As I exited the NECC conference by exploding a cherry coke all over the Blogger Cafe, I knew I would have to take some time to provide a brain dump of the experience. I know that many discussions will continue to force me to reflect deeply over time. Hanging around with that many smart, passionate folks will do that you. So here for you is my reflections on the people and the ideas.
Of course the danger here in singling out people is the fear of leaving someone out so I’ll just begin but apologizing right off. These are just a few thoughts about people that I managed to spend a varying amount of time with. Some quite and others just a brief conversation.
Bud Hunt. I spent quite a bit of time with Bud. He’s one of my longest online connections and there’s a reason for that. He makes me think. Bud has a way of framing ideas and throwing curveballs that have just enough spin on them that you better pay attention. There’s only one complaint I have. He needs to publish more.
If you’ve ever heard the first statement in a staffroom, the rest of the logic would follow. Learning is what makes us human and to use this logic would suggest that schools can be inhumane institutions.
This is some of the thinking of Dr. Michael Wesch. In the first 20 minutes or so of this presentation from his talk at the University of Manitoba, he makes such a clear case for the shift in learning due to a changing media. I love the fact that there are so manygreat conversations and folks dedicated to solid pedagogy which is not new. What’s new is the way new media is influences this. Wesch is the maker of The Machine is Using Us which demonstrates this shift. The way we experience information and content is new and I’ve yet to hear a good argument to suggest it’s no big deal, let’s do school as usual.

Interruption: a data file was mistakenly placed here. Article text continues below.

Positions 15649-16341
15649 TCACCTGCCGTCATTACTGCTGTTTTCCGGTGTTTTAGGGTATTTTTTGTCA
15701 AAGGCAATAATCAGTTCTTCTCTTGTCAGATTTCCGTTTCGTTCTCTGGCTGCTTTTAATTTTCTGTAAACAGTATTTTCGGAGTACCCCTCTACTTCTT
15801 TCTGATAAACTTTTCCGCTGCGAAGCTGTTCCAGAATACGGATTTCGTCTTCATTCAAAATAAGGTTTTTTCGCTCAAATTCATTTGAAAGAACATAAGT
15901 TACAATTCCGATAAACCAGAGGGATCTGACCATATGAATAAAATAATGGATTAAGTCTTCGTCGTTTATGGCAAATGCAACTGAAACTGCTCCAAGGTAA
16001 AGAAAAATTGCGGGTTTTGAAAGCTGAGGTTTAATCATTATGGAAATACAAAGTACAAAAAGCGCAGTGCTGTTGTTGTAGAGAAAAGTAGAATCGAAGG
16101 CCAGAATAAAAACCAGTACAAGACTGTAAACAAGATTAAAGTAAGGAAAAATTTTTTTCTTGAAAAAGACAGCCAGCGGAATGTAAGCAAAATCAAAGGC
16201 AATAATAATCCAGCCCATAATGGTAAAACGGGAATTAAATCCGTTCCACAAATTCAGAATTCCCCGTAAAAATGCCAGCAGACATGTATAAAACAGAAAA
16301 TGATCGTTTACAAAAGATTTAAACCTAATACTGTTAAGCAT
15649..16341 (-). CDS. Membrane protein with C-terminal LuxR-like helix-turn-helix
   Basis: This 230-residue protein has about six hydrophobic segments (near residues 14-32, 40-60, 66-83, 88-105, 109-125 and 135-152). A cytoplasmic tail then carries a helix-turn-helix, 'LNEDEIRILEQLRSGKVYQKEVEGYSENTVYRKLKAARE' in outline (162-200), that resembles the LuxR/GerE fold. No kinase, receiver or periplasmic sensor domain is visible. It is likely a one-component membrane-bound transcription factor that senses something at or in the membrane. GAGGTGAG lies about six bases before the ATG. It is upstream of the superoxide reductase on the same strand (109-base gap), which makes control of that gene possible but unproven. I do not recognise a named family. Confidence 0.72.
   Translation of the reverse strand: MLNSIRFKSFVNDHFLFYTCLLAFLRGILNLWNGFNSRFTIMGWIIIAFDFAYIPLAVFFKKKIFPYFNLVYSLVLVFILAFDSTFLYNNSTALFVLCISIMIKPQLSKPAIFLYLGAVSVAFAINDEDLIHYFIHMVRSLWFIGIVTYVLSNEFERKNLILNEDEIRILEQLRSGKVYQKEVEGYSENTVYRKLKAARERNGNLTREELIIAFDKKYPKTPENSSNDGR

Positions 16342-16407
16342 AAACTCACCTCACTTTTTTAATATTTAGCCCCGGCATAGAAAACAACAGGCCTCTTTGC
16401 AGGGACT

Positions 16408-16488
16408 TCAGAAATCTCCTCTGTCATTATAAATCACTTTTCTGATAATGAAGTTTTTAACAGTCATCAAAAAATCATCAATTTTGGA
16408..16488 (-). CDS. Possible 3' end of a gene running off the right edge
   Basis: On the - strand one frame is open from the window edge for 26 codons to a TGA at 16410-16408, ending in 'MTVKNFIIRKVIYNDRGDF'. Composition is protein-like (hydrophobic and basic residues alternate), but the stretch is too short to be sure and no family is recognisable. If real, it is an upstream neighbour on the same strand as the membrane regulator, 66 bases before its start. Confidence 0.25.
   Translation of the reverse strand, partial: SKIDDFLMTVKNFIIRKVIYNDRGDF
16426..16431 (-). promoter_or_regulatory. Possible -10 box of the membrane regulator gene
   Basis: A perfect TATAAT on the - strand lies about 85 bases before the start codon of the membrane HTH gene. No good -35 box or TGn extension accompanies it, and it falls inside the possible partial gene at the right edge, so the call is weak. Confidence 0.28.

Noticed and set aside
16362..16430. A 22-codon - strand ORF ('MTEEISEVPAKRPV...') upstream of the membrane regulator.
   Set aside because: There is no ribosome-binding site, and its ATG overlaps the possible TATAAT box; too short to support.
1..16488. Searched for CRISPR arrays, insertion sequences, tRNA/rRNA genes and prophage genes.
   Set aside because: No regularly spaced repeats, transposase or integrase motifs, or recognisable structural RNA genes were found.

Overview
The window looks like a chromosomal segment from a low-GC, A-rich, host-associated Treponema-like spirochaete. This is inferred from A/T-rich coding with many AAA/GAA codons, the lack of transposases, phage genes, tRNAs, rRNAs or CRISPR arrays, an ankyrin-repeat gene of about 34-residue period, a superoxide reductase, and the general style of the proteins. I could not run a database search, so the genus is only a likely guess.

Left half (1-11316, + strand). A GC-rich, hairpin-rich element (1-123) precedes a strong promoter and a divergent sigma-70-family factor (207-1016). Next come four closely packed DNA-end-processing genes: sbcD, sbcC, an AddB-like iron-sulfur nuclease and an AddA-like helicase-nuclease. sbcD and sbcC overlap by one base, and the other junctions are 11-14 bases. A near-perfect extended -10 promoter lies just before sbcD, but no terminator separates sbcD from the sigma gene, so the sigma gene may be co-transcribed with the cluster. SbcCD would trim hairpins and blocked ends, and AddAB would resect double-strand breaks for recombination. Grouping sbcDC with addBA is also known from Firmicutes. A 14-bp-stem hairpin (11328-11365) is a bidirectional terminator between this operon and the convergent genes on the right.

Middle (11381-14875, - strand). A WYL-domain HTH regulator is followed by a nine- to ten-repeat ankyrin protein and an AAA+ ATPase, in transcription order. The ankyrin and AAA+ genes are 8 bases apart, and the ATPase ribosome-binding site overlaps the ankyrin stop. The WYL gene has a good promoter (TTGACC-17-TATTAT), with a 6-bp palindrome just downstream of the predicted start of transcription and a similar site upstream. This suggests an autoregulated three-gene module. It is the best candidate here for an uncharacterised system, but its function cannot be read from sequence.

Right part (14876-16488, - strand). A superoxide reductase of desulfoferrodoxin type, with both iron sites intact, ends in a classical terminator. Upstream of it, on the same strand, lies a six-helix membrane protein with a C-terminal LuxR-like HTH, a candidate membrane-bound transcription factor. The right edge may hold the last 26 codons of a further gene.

I really want to get good and keeping both solid pedagogy and how it fits with new media in balance. What’s interesting is that the new media is leading people to push the edge of the envelope of innovation and get criticized because they … Read the rest
A week from today I head to San Antonio for my first NECC. I’m interested in some sessions but mostly interested in talking and learning with a boat load of people from my network. Knowing that many of these folks are progressive, innovative and deep thinkers makes me wonder why the organization that runs the conference is taking this stance.
It’s already been talked about here, here, here and likely in more place. They’ve all spoke about it in detail and added their own perspectives. I’m sure that ISTE has some legal or CYA reason for doing this but at the same time, why is that Tlt and Northern Voice in fact, encourage folks to record and share content?
Is this a US/Canada thing? Are we Canadians just as litigious minded? What am I missing here?
Maybe someone from ISTE will find this post in their technorati feed and respond. Seems weird.… Read the rest
As David and I held a little planning session tonight we talked about the power and importance of visual literacy. We also agreed that while PowerPoint may be the tool we focus on, it’s really not about PowerPoint but the ability to communicate a message effectively with the support of well designed visuals.
This video promoting a book called The Back of a Napkin, demonstrates how ideas can always be enhanced and developed using simple visuals.
Many of these principles are transferable whether you’re using a napkin or a slide deck. If you’re attending NECC, we’d love to have you pop by Monday, June 30th at 11:00. David plans to take everyone who attends out for supper that evening. … Read the rest